The National Institute of Mental Health offers these guidelines for dealing with stress.

  • Be observant. Recognize the signs of your body’s response to stress, such as difficulty sleeping, increased alcohol and other substance use, being easily angered, feeling depressed, and having low energy.
  • Get regular exercise. Just 30 minutes per day of walking can help boost your mood and improve your health.
  • Set goals and priorities. Decide what must get done now and what can wait. Learn to say “no” to new tasks if you start to feel like you’re taking on too much.
  • Try a relaxing activity. Explore relaxation or wellness programs, which may incorporate meditation, muscle relaxation, or breathing exercises.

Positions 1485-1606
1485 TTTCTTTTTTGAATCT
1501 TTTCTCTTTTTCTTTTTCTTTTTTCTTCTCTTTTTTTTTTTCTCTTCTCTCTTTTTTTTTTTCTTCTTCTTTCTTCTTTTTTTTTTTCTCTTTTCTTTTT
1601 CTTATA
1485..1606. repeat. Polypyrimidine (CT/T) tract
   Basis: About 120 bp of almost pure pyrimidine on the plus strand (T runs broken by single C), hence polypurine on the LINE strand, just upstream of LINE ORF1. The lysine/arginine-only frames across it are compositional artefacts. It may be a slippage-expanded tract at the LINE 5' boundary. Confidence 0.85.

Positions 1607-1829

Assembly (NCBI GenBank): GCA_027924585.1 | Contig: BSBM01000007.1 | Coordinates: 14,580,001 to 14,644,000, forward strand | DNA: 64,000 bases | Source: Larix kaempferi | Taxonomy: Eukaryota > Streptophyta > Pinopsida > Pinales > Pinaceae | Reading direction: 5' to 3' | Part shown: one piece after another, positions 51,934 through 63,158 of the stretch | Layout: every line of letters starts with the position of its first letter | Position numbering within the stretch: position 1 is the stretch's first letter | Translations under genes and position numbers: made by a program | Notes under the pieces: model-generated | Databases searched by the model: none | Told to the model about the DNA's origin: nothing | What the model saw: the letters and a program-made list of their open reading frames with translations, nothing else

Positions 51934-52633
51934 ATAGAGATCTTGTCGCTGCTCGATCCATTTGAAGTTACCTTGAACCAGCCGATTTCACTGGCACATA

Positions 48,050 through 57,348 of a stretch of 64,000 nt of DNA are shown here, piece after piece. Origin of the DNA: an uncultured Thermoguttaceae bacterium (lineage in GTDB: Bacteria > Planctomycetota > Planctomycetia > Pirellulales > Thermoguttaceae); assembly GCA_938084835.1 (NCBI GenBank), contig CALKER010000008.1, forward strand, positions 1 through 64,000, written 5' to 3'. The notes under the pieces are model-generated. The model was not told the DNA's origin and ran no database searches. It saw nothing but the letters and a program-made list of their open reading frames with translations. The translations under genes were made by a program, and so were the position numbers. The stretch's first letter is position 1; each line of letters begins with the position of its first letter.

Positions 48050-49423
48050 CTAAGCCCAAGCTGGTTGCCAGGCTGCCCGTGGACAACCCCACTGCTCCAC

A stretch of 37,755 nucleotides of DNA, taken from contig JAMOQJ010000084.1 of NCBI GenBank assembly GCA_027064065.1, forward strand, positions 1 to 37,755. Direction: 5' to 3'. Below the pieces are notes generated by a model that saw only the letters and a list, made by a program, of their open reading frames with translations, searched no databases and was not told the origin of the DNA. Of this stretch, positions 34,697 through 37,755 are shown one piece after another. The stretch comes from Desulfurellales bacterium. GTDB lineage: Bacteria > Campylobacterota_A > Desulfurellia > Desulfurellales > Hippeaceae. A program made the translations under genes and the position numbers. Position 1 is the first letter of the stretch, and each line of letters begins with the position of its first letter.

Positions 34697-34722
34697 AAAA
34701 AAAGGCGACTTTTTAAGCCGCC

These are all good ideas, but they're just not enough. And that’s where hypnosis comes in. Hypnosis rapidly triggers the body’s relaxation response, the opposite of the stress response. That way you experience the benefits of relaxation more immediately and completely. But hypnosis is more than relaxation. Hypnosis allows you to control your attention and concentration more efficiently. And once you learn the skill of self-hypnosis and the procedures of hypnotically augmented stress management, you’ll be able to free your mind from stress more effectively and utilize your creative potential for overcoming the stressors that create stress, and that’s what makes real change possible.